I've become aware of a growing trend, the so-called ''empty nest.'' Experience is changing course. Many adults either approaching retirement or already engaged in retirement are facing new challenges. Adult children, with their families sometimes in tow, are coming home. Aged parents, too, are living with their adult children for elder-care matters.
Hey, what about my dreams for retirement? This shared sentiment offers hope because awareness is the initial step toward resolution. Resolution, you exclaim! What resolution? This isn't what I imagined retirement to look like. It is supposed to be a more leisurely lifestyle not being overburdened by a variation on the theme of parenting. How do I deal with an adult child and her/his problems (financial, for one!) or an aged parent and her/his unique problems? There goes that trip to a warm cozy tropical beach. I thought I could sleep in. Where have my dreams gone? They've abandoned me! Agh!
Sharing the aforementioned sentiments with me on both a personal and a professional level, I cautiously view the copious dynamics with interest. Please allow me a brief journey to my childhood. I lived in a three-story house with family residing in each apartment. Aunts, uncles, parents, grandparents, cousins and siblings shared the entire space acting independent from one another and yet each available as caregivers. Babysitters were family members, not strangers. Love and compassion was a constant. Retirement for the elders meant more time with the youngsters. Love abound!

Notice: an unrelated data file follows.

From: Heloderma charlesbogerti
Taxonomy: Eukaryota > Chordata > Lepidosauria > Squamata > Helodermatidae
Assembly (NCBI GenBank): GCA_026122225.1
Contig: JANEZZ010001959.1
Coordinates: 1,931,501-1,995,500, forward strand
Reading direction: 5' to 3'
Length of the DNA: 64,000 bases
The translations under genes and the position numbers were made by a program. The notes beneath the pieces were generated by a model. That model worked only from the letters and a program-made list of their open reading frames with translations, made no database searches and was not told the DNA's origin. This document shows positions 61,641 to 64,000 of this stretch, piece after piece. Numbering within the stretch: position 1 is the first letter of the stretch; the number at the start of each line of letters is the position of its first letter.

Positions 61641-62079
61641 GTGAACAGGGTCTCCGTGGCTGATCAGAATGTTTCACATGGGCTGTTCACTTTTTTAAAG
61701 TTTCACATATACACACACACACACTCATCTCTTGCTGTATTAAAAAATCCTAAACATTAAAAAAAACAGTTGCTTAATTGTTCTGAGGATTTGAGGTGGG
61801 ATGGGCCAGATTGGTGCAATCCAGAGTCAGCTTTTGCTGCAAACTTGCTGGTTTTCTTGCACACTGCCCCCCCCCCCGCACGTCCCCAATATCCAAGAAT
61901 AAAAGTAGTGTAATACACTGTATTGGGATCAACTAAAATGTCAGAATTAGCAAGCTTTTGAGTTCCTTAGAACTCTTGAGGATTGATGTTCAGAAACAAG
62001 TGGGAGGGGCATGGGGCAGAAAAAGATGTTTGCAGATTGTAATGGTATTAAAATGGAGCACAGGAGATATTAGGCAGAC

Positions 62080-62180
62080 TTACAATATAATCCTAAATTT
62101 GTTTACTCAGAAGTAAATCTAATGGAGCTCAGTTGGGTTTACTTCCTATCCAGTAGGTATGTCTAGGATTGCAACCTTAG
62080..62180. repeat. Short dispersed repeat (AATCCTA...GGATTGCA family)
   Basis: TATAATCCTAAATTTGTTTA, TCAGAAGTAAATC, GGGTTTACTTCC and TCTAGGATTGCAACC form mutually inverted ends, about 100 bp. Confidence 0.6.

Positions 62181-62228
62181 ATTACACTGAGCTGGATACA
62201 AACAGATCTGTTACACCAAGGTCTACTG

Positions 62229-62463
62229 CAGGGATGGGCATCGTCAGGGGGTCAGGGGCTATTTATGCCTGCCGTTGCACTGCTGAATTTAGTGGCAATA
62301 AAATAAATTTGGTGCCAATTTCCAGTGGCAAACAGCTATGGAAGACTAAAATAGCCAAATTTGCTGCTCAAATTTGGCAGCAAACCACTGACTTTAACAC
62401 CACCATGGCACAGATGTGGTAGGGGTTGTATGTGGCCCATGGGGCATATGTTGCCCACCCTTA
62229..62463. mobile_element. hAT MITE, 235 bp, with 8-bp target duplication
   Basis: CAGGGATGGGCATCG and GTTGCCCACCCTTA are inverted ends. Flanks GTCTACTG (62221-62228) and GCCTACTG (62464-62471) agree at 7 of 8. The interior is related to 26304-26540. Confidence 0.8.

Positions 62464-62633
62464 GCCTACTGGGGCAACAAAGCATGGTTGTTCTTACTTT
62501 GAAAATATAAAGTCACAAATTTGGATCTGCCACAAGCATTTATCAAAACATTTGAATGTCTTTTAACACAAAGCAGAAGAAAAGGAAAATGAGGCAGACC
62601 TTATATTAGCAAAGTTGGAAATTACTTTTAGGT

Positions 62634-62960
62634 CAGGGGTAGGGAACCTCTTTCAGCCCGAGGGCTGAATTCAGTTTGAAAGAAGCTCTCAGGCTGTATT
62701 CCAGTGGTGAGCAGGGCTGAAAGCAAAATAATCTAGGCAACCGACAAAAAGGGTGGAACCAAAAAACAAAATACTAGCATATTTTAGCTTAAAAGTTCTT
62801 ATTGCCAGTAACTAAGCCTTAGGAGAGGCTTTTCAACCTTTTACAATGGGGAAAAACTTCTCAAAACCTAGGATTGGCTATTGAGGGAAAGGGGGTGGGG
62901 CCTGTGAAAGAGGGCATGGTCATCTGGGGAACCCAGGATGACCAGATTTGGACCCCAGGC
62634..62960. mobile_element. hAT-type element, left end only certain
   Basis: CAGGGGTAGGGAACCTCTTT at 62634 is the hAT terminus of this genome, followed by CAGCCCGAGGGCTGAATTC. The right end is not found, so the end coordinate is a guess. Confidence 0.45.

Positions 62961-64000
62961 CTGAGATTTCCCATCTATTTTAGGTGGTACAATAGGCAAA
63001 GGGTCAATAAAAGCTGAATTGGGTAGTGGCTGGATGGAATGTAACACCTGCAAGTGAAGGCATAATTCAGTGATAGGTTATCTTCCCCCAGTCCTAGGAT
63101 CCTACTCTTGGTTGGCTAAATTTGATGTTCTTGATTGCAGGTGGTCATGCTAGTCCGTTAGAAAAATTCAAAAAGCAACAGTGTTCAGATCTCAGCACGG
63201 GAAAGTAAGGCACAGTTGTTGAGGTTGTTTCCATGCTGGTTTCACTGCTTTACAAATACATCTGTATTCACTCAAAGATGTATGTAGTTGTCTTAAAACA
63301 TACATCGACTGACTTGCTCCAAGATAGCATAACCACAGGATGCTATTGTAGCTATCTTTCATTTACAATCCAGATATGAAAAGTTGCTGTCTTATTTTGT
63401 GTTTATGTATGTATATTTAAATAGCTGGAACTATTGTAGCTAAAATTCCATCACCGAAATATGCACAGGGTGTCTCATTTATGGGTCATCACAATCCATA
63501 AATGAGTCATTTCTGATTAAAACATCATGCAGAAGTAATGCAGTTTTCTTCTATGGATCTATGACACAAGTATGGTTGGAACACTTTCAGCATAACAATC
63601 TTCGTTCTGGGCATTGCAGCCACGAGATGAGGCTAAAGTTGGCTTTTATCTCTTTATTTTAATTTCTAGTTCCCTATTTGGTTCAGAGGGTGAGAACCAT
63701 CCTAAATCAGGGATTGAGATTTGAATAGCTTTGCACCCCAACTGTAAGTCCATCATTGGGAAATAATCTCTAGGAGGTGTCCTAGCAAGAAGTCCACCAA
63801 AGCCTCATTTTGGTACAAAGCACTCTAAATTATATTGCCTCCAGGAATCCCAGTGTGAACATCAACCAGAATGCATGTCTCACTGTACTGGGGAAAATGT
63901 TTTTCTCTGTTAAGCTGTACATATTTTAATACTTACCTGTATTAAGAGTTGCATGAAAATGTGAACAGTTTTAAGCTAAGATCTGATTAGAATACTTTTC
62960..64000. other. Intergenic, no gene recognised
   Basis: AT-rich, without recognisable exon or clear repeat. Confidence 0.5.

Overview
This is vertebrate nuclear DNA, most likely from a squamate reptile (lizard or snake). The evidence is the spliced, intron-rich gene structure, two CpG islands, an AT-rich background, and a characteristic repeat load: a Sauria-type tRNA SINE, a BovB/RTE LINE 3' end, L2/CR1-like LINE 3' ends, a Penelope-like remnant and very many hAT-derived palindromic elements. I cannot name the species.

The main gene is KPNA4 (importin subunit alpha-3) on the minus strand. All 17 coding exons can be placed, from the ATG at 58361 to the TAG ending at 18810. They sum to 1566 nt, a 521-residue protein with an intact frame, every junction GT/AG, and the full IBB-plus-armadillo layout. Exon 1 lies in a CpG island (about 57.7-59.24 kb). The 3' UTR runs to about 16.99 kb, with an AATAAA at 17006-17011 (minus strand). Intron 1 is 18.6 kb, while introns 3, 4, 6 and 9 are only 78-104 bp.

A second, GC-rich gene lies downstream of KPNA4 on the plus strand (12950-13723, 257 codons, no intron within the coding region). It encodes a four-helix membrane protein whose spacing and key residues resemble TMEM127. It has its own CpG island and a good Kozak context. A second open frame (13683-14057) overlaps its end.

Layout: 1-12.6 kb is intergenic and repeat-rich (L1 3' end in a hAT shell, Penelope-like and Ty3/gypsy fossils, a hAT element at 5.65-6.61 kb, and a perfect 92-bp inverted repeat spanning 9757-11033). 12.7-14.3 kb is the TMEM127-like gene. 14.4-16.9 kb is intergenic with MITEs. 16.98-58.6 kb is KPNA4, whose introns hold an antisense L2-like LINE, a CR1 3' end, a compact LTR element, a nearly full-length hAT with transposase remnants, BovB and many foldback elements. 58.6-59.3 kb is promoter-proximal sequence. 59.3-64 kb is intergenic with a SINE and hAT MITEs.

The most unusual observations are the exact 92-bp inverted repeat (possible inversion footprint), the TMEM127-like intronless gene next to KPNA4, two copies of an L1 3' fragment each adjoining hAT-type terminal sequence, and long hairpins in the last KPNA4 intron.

Now back to the present. The challenge is not new historically speaking, yet each adult, especially in a care-giving role, faces new challenges and obstacles. As our visions become clouded over by these unexplained and unforeseen circumstances, we face not only the role of caregiver, moreover or, we critically get a look into ourselves. Scary?
The emotional state we may find ourselves facing becomes a pathway to our spiritual selves, our relationship as it is with God. Naturally, some of us may question God's motivation and plan for us. Wait a minute! I was supposed to ... (fill in the blank). Now I have my kids and their kids, or my aged parent(s) or both.
So as the caregiver begins to unravel emotionally/spiritually to comprehend the nature of this development, I offer a recommendation: Find someone you trust, perhaps a secular individual or perhaps a trained therapist to help you find some of the answers. Lastly, these aforementioned unplanned events, though burdensome at times, can be fruitful as we reach within ourselves and find the love. Caregivers, who are overburdened in their role, sometimes get ill, too. So while comforting their loved ones who are in need, caregivers need to be aware of pitfalls (they are numerous) that may result in ill health emotionally, eventually physically.
If you find yourself in this role, please consider, reiterating, talking both to supportive folks including mental health and medical professionals. When you are healthy, hey, maybe some of those retirement dreams will manifest.